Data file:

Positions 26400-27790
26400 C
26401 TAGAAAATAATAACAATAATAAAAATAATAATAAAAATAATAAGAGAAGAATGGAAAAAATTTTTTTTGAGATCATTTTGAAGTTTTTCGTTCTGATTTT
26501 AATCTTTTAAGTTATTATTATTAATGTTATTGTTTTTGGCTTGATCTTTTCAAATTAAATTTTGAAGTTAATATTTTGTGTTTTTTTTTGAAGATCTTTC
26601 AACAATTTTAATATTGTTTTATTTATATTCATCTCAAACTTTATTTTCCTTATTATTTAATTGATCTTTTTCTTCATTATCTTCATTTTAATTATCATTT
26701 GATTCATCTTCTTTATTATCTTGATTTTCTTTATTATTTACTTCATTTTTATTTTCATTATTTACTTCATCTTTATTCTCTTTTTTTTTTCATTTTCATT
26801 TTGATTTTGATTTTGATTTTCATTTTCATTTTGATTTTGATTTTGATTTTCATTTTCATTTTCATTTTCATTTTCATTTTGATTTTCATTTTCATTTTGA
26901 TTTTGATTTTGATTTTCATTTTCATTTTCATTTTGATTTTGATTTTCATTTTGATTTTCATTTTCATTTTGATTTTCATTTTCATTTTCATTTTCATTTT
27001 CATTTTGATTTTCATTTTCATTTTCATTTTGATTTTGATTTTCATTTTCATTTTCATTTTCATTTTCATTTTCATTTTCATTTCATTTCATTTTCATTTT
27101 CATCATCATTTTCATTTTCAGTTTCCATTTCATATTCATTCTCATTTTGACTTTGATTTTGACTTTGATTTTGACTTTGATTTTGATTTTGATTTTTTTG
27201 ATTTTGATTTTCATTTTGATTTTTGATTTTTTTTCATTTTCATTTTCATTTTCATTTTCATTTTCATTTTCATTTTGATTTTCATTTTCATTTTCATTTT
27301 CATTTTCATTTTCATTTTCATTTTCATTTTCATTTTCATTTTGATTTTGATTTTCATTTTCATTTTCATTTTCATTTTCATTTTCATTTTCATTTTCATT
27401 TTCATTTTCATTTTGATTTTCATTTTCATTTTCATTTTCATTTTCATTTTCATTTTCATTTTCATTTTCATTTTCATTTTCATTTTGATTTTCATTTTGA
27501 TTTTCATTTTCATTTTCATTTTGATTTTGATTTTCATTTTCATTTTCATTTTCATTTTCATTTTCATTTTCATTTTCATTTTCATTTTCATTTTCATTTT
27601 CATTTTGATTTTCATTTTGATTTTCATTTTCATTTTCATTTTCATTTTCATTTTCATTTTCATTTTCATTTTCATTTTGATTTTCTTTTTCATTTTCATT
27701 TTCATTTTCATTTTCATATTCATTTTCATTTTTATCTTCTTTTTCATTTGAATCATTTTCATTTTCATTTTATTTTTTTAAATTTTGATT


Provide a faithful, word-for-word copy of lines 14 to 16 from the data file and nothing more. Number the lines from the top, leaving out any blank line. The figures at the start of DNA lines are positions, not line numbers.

27501 TTTTCATTTTCATTTTCATTTTGATTTTGATTTTCATTTTCATTTTCATTTTCATTTTCATTTTCATTTTCATTTTCATTTTCATTTTCATTTTCATTTT
27601 CATTTTGATTTTCATTTTGATTTTCATTTTCATTTTCATTTTCATTTTCATTTTCATTTTCATTTTCATTTTCATTTTGATTTTCTTTTTCATTTTCATT
27701 TTCATTTTCATTTTCATATTCATTTTCATTTTTATCTTCTTTTTCATTTGAATCATTTTCATTTTCATTTTATTTTTTTAAATTTTGATT